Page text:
Instructor's AssistantJuly 1, 2021 at 3:58 am
This is a great discussion that is giving me lots of good ideas!
I typically only do postpartum home visits when I’ve also attended someone’s birth as an acupuncturist, doula or midwifery assistant and in those cases the cost for those visits are included in a package either with me or their midwife. I also used to do these visits as a gift at no charge for individuals I’d worked with for fertility or during pregnancy and I would echo Amy that with travel time the visits can take 3 hours or more and it is so important to make sure you are being compensated most of the time (I still do a certain number each year probono). I found it was easy to get burnt out fairly quickly, particularly if I was working with a family who had high needs in the early postpartum.
For postpartum home visits I generally check in with the family prior to arrival to find out what it is that they need most. Sometimes it is acupuncture and moxabustion, sometimes I will make up an herbal formula to bring with me. Sometimes the birthing person really needs some acupressure or bodywork to loosen tight muscles or bring them back into their body if birth was traumatic. Often I bring a big bag of postpartum tea containing nourishing herbs like milky oats, nettles, chamomile, lemonbalm, etc and I’ll make up a quart while I am there in the home, to be consumed after I leave. Sometimes I will bring a meal with me or some homemade snacks that are easy to eat one-handed. Sometimes I do a full treatment and am fully present as an acupuncturist, sometimes its troubleshooting digestive or breast/chestfeeding issues in birthing parent or baby, sometimes I just snuggle baby or play with an older sibling and fold laundry while parents get a shower or a walk. If I’ve been at the birth there is often a deep need for the parents to rehash the birth story with me, particularly if things didn’t go as planned. I try to stay open to whatever is needed of me in that moment – it isn’t always acupuncture ;-). I almost always will put in ear seeds before leaving (often for both parents) – the points change depending on what is presenting, but Shenmen, Sympathetic and/or Heart are almost always in the mix.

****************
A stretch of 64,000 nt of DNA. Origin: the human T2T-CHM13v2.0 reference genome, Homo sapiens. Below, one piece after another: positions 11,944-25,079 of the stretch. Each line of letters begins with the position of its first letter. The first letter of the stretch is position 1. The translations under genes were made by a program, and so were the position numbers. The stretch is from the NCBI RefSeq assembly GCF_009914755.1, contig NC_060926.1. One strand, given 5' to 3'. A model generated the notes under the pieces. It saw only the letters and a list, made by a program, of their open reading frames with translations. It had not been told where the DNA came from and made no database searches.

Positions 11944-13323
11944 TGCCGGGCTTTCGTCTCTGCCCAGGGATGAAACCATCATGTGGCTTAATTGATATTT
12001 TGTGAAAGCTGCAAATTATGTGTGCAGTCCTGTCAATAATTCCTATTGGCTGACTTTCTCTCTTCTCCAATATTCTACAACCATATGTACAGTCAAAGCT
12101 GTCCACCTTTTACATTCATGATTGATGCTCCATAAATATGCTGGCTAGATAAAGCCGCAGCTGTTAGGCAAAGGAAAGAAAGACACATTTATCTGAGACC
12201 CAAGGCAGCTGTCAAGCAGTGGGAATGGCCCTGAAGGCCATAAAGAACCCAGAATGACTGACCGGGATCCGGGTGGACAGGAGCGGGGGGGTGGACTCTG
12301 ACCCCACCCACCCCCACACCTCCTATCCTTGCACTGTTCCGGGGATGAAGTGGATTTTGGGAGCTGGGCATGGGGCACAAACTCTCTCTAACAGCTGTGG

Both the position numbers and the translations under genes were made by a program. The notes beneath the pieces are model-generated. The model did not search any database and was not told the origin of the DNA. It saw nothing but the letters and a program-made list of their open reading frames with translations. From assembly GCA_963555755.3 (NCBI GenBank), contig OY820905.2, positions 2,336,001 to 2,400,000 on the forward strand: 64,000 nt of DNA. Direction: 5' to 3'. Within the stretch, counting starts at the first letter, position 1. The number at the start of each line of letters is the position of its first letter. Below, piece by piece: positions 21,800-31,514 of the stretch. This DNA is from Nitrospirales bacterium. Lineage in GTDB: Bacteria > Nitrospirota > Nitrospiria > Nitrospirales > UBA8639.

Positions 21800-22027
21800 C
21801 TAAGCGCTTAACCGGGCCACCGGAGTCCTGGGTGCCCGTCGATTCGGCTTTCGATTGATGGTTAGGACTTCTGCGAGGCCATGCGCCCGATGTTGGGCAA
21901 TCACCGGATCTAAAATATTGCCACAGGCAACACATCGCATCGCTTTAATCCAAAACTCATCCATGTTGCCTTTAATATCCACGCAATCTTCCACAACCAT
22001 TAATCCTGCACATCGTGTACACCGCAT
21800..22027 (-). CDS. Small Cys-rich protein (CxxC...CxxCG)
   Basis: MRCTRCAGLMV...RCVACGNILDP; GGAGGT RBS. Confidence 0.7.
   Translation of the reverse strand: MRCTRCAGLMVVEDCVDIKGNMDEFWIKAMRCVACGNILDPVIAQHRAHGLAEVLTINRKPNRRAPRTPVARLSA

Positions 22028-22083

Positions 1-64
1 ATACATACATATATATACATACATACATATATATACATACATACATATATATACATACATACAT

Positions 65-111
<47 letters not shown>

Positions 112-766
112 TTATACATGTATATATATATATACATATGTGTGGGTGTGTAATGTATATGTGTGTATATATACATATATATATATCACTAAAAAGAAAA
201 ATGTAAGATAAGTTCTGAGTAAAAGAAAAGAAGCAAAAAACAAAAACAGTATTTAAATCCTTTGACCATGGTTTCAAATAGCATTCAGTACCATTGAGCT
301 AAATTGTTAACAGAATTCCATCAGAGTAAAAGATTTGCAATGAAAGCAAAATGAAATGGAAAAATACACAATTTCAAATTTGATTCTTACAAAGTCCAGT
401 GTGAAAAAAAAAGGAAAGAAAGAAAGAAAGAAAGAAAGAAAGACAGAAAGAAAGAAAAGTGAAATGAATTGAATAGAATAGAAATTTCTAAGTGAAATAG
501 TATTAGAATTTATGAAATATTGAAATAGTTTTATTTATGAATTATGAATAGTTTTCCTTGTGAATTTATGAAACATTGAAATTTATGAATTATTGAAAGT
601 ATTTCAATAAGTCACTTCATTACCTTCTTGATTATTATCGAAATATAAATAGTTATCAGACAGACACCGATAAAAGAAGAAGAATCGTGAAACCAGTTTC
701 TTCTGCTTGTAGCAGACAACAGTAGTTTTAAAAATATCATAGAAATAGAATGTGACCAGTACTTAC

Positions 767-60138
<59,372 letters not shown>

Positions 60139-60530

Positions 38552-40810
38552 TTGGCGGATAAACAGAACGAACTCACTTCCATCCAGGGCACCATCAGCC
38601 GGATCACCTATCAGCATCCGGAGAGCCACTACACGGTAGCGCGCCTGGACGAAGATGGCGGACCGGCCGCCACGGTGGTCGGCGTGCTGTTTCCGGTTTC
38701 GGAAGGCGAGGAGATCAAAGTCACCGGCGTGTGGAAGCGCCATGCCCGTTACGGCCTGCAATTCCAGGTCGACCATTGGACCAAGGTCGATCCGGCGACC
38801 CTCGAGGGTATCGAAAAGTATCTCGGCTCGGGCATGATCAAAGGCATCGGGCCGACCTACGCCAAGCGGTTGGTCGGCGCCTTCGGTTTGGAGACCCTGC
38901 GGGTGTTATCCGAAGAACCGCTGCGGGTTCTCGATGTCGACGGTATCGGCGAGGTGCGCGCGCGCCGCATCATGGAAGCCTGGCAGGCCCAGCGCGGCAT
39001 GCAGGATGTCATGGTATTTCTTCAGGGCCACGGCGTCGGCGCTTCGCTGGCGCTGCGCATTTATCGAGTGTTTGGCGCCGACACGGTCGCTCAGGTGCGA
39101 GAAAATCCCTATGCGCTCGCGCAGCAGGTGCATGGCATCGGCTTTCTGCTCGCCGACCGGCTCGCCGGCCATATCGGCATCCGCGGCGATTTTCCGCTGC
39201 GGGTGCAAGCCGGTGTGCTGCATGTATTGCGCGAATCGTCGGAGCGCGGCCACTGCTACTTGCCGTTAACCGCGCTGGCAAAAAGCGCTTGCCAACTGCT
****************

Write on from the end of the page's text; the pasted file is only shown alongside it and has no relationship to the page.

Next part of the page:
I am excited to try the moxa Ciara mentioned! I generally use smokeless moxa (which is still pretty smelly) and I give families a one page handout on doing Motherwarming on their own at home.
I don’t use an infrared heat mat, but do use these products from Hot Snapz (https://hotsnapz.com/). I’ll use the larger mat in home treatment and sometimes leave a few of the smaller ones in the home to be used daily on the areas of Du4 and CV4/6 if the birthing person is showing signs of cold (which is so super duper common here in Maine). These are also AWESOME for sore muscles and clogged ducts in lactating people. In homebirth we also use them to keep new babies warm in the car if we have to do a non-emergency transport of a newborn. They give fairly intense heat for 30-40 minutes and can be reused over and over again.
All the best!